by Kathleen Costa
It begins with absence and desire.
It begins with blood and fear.
It begins with a discovery of witches.
—A Discovery of Witches by Deborah Harkness
Dr. Diana Bishop (Teresa Palmer) is a visiting research fellow at Oxford University set to explore prized manuscripts connected to her academic research into alchemy in the seventeenth century. She also comes from an extraordinary family of witches, with the distinction of being a direct descendant of Bridget Bishop who, in 1692, was the first to be executed for witchcraft during the Salem witch trials. However, her own magical talents are less than stellar, and she refuses to practice to the anguish of her aunt. Since age seven, after the grisly murder of her parents, she was raised by her maternal aunt Sarah (Alex Kingston) and her partner Emily Mather (Valarie Pettiford). She refuses to practice magic, shuns much of the coven gatherings, and has spent her adult life in normal academic pursuits. Although there are a few accidental manifestations of her magic, Diana has brought to light a manuscript many creatures would kill to possess, and the surprising connection between this manuscript and Diana puts her and her family in grave danger.
Professor Matthew Clairmont (Matthew Goode) is a highly-respected geneticist, member of the Royal Society, and a fifteen-centuries old vampire. His family, De Clermonts, is an ancient line, extremely wealthy and powerful. The patriarch, Phillipe, died tragically during World War II, the matriarch Ysabeau (Lindsay Duncan) lives a relatively quiet life in Sept-Tours (Seven Towers) castle in Auvergne, France, and his brother Baldwin (Trystan Gravelle) is the head of a secret organization, The Congregation, whose purpose is to keep the existence of creatures hidden from humans at any cost. Matthew has now chosen not to fed on the blood of humans, often hunting wild game to quench his thirst. But Diana’s presence has stirred him deeply…he feels a power within her he is unable to ignore. And, the book she has seen may hold the key to his existence as a vampire and the continuance of his kind.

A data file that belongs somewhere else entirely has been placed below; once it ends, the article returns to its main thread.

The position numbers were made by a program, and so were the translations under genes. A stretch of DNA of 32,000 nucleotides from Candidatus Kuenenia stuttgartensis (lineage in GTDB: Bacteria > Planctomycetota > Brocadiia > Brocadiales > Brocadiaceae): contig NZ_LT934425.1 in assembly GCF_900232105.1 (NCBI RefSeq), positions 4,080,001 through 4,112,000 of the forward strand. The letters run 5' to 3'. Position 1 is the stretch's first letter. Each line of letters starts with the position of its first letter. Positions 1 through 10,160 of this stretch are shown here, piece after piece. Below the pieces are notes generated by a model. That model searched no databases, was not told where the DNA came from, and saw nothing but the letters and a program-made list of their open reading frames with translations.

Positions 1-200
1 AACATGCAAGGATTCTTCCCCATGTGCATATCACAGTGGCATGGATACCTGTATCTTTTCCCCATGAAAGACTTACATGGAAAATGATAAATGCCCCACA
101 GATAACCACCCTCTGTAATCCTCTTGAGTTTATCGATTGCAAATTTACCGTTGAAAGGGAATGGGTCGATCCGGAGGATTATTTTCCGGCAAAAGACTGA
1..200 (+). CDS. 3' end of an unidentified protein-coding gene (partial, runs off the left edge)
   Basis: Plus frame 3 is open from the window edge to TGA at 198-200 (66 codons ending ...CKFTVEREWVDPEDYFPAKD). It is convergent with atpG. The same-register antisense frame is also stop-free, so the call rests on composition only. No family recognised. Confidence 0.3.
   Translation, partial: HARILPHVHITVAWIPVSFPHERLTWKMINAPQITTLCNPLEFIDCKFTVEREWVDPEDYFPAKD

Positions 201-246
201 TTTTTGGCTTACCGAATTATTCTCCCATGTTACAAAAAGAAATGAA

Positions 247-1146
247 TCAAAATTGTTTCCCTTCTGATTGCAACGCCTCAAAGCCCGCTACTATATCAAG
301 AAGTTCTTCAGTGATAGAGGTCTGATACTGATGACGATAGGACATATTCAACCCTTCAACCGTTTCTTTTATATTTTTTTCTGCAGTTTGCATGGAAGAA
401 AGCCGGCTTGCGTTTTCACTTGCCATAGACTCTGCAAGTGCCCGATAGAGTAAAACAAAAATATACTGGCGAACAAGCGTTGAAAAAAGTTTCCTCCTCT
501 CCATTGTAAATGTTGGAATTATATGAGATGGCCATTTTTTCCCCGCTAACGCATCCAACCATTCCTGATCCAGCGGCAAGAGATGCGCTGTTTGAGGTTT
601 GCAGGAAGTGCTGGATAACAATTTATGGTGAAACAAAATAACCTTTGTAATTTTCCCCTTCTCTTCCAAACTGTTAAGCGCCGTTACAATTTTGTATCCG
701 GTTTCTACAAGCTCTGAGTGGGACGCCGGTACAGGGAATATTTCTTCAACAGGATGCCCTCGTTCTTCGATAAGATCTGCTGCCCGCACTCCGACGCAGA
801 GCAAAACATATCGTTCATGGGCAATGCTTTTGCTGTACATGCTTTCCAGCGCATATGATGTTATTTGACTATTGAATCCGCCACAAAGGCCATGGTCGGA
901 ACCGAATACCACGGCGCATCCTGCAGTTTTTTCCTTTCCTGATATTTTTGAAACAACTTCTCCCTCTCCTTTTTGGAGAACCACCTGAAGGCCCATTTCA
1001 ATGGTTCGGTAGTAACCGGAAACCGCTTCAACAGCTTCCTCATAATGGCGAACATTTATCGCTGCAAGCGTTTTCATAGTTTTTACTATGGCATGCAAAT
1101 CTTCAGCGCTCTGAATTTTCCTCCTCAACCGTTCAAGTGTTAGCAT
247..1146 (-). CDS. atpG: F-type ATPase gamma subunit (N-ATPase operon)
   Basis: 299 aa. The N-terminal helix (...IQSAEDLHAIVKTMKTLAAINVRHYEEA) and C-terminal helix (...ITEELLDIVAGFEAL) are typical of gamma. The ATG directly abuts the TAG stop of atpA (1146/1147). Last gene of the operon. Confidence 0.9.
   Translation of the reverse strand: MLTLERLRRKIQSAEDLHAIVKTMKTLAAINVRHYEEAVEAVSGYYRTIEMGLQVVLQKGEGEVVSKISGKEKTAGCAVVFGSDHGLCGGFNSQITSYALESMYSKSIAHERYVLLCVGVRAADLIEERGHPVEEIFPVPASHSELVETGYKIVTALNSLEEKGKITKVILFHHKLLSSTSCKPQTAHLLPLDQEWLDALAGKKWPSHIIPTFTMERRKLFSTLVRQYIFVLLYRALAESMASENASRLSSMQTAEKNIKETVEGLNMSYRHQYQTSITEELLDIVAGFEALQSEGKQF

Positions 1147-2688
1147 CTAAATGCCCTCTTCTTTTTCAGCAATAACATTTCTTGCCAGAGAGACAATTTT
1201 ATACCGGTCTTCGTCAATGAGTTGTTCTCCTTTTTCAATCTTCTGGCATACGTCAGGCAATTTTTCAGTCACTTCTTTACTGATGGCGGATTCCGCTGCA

The Ashmole 782 manuscript, once owned by Elias Ashmole, has long been sought by witches, demons, and vampires for centuries. The contents of the book are a topic of supposition, and for some strange reason, Diana, who can’t even control her magic, was able to “call it up.” Touching the book, she sees three folios have been ripped out. Then lights flicker and go out, words first invisible appear, moving on the page and onto Diana’s hands, and every creature in the area felt it, reacted, and are now deeply curious about Diana. Thus introducing the dark and handsome vampire Matthew to the mesmerizing blue-eyed witch Diana and setting in motion treachery, turmoil, centuries-old feuds, kidnappings, and murder. But, the deep connection between vampire and witch, will transcend time in order to attain the mysterious book that may hold the key to their very existence.